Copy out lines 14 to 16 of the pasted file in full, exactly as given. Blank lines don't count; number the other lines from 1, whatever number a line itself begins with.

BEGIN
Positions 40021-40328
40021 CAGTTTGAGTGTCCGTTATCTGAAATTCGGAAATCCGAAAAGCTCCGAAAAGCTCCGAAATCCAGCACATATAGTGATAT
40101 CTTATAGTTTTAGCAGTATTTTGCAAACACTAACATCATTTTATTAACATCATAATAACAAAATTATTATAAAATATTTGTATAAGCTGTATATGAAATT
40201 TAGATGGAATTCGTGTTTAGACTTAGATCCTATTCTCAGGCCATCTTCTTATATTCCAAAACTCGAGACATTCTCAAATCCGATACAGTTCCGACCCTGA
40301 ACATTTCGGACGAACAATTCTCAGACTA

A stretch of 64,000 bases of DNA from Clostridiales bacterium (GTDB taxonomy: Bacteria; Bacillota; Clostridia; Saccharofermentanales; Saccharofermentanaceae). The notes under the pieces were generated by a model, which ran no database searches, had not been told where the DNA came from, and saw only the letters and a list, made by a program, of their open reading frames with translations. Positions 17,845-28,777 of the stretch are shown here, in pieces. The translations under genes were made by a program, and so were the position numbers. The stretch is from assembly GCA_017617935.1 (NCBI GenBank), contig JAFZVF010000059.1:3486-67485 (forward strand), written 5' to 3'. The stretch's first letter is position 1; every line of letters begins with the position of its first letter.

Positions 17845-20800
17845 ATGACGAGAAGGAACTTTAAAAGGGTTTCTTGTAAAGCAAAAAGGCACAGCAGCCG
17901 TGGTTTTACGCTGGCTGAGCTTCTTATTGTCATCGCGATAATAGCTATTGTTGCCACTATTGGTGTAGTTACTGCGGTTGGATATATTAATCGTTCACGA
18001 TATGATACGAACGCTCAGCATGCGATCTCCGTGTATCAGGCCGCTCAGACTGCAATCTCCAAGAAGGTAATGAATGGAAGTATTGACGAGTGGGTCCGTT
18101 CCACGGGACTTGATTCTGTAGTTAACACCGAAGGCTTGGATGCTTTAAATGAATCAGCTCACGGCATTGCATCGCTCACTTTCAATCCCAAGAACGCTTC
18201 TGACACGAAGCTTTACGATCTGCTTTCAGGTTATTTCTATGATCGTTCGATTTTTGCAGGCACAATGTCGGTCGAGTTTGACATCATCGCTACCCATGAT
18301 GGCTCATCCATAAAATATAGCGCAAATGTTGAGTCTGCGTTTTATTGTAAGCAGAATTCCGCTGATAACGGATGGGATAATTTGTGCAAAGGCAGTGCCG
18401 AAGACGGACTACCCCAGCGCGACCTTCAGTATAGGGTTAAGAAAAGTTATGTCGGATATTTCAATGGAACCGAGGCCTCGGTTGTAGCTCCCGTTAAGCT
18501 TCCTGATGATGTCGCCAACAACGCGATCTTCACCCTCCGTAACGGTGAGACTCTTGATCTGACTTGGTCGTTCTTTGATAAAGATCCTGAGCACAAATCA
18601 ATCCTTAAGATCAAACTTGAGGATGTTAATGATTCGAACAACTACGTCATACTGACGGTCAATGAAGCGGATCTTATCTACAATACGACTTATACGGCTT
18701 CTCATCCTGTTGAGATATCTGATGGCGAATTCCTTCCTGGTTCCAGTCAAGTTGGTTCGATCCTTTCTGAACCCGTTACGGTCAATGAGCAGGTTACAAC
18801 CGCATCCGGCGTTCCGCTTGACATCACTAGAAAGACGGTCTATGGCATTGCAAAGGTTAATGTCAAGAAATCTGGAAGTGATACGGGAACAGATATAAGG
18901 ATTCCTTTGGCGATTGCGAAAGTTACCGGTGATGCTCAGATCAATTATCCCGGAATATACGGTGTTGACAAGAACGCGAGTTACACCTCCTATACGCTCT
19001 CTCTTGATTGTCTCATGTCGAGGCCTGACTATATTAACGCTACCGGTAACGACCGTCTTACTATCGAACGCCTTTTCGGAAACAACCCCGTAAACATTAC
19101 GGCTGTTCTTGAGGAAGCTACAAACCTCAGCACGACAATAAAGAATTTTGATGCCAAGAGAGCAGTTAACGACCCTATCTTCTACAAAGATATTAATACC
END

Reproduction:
18401 AAGACGGACTACCCCAGCGCGACCTTCAGTATAGGGTTAAGAAAAGTTATGTCGGATATTTCAATGGAACCGAGGCCTCGGTTGTAGCTCCCGTTAAGCT
18501 TCCTGATGATGTCGCCAACAACGCGATCTTCACCCTCCGTAACGGTGAGACTCTTGATCTGACTTGGTCGTTCTTTGATAAAGATCCTGAGCACAAATCA
18601 ATCCTTAAGATCAAACTTGAGGATGTTAATGATTCGAACAACTACGTCATACTGACGGTCAATGAAGCGGATCTTATCTACAATACGACTTATACGGCTT